Aside from the visual upgrade Metro 2033 inherits some game play benefits from it’s younger sibling, namely improvements to the stealth AI and game play. 2033 was certainly less enjoyable in this regard. Redux now allows players to actually partake in some stealth based encounters without fear of instantly incurring the wrath of every enemy in the vicinity if you make a minor wrong move. There are other nice touches like the improved user interface and being able to wipe off your gas mask or change your filter without holding 4 buttons, but largely it still plays like a survival horror influenced first person shooter.

    That may or may not be to your taste, some might have preferred Last Light’s more action oriented approach to storytelling, which relied less on the slow paced ammo counting and breath holding moments of the original and relied more on large amounts of enemies and set pieces to grit your teeth through.

    Either way 4A have you covered, each game now allows you to play through in one of two modes, Survival leans towards the 2033 experience with less ammo, slower reloads and tough enemy AI. Spartan focuses more on action, with different deployments of enemies and more resources. It’s a smart move which aims to neutralize potential criticisms of both games. Personally I enjoyed the slow paced survival horror nature of the original title and failed to bond with Last Light in the same way; so in theory I should have more success the second time around with the Survival. It certainly helps; but doesn't eliminate the fact that Last Light was simply designed to be more action oriented, in the end it feels more like another way to tweak the difficulty than anything else.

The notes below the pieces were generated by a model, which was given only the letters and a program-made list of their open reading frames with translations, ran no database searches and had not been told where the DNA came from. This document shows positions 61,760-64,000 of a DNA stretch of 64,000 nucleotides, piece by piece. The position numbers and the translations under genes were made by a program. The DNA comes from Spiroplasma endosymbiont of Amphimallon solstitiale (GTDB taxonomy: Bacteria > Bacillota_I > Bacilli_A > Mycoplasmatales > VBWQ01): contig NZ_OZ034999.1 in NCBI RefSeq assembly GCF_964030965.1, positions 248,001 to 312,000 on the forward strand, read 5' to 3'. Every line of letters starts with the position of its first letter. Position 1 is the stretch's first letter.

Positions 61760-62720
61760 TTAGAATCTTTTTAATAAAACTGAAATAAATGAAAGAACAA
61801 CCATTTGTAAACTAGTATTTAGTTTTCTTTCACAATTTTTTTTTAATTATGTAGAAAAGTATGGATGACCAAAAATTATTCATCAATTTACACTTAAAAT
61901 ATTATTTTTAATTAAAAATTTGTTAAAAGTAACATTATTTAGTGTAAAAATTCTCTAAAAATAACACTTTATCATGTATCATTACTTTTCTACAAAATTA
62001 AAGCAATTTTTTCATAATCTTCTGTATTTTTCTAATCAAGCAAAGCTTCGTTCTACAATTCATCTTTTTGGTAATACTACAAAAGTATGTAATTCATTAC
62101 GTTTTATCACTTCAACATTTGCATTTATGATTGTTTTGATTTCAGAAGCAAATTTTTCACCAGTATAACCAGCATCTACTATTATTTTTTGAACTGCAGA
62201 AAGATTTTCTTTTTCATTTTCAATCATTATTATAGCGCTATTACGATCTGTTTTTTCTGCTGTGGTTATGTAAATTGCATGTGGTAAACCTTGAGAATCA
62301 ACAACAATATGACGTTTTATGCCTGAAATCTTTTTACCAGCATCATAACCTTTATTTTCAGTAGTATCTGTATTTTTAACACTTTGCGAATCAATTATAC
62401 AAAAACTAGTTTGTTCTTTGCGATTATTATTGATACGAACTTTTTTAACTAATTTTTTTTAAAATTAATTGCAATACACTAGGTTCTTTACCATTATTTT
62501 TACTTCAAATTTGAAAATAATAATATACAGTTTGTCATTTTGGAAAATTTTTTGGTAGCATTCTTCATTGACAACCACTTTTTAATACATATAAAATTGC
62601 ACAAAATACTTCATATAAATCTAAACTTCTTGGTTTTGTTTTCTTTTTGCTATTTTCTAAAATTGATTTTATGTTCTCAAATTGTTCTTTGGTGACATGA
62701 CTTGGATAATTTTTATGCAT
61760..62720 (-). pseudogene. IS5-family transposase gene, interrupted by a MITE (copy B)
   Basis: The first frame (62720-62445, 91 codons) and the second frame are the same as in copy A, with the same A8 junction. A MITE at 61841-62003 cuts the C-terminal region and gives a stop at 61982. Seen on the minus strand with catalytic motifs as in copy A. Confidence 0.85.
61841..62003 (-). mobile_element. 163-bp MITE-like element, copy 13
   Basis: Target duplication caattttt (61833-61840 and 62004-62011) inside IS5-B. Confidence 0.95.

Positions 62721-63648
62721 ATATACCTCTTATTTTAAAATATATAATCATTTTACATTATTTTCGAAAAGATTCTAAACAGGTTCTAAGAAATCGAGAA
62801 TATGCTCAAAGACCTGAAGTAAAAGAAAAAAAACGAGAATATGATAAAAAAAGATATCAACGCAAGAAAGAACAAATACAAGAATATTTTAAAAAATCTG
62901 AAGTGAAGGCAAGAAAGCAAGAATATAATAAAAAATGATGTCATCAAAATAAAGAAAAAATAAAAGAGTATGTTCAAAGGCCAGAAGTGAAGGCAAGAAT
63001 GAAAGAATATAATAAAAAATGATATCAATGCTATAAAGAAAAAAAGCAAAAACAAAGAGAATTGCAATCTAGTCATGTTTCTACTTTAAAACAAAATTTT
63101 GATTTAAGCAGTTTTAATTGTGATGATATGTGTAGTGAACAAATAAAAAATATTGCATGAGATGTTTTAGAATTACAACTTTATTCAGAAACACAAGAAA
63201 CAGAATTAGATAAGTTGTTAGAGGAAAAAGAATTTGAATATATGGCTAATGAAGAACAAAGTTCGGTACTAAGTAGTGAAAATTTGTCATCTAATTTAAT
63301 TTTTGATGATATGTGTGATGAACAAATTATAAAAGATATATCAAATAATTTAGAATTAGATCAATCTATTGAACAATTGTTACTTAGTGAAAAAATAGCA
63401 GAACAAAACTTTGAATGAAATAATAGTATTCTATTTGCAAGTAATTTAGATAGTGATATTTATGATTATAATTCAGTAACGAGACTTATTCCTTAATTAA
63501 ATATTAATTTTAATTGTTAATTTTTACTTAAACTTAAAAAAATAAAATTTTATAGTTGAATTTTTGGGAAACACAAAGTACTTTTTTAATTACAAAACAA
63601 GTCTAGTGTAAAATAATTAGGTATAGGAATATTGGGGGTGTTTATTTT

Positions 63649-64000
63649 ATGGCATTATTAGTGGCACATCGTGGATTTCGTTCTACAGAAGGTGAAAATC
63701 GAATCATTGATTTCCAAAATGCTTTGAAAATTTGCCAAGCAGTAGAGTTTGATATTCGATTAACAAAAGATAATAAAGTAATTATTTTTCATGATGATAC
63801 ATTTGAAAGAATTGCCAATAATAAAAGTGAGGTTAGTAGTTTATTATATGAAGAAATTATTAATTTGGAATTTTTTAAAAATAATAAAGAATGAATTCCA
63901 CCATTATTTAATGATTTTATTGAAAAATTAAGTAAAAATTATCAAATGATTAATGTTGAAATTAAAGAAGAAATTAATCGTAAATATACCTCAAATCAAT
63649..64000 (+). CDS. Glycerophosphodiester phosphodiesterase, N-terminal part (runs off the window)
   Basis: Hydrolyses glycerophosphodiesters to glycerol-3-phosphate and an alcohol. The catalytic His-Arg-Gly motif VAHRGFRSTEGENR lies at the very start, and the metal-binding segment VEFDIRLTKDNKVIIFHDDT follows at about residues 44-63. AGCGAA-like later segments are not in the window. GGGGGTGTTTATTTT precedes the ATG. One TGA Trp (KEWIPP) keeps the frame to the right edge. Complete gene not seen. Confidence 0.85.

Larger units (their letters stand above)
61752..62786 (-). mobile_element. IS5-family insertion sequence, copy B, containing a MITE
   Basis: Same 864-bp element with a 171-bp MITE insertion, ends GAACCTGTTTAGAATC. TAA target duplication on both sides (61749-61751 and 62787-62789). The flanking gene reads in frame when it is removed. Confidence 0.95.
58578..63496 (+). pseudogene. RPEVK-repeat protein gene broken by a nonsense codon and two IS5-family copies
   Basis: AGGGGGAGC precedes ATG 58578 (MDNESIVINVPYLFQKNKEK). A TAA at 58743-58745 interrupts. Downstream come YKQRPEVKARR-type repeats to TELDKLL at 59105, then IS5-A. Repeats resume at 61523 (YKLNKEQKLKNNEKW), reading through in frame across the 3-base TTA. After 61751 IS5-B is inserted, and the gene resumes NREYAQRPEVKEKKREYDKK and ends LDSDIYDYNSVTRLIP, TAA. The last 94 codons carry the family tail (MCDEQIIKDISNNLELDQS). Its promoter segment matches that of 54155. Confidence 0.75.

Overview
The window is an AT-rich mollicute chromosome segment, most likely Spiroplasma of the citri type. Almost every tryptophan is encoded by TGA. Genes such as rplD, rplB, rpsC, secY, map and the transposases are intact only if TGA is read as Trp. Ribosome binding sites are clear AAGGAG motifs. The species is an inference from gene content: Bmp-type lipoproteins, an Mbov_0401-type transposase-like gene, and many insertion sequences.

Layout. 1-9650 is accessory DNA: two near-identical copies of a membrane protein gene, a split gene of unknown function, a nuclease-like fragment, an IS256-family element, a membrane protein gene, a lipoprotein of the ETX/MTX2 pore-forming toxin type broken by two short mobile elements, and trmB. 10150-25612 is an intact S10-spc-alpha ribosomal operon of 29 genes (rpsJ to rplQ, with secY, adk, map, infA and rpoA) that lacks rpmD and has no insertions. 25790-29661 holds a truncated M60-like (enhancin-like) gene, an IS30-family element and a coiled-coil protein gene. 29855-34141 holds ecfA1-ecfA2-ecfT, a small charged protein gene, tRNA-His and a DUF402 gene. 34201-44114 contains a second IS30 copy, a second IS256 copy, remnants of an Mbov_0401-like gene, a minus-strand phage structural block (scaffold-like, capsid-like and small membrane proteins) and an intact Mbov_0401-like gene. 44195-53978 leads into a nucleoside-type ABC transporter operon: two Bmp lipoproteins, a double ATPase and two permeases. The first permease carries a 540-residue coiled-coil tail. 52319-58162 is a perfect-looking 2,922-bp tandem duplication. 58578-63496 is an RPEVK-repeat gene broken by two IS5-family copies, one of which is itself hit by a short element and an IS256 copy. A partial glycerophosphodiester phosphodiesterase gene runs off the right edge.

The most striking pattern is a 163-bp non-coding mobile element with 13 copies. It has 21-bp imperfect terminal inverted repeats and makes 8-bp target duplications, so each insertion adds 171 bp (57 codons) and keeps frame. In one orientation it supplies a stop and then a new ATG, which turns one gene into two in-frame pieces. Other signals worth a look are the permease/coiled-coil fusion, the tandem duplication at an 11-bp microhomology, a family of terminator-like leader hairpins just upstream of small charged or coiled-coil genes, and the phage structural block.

Metro Redux
    Each game now allows you to play through in one of two modes

    Under the surface

    Whichever way you choose to play, exploring the ruins of a decaying Moscow continues to be both thrilling and terrifying all at once. The laboured breaths as you reach the end of your filter, realising you are out of bullets and deciding whether to fire military grade rounds which also function as currency for upgrades and supplies are still as effective as ever and brilliantly juxtaposed against the respite found within the Metro stations which have become bastions of humanity.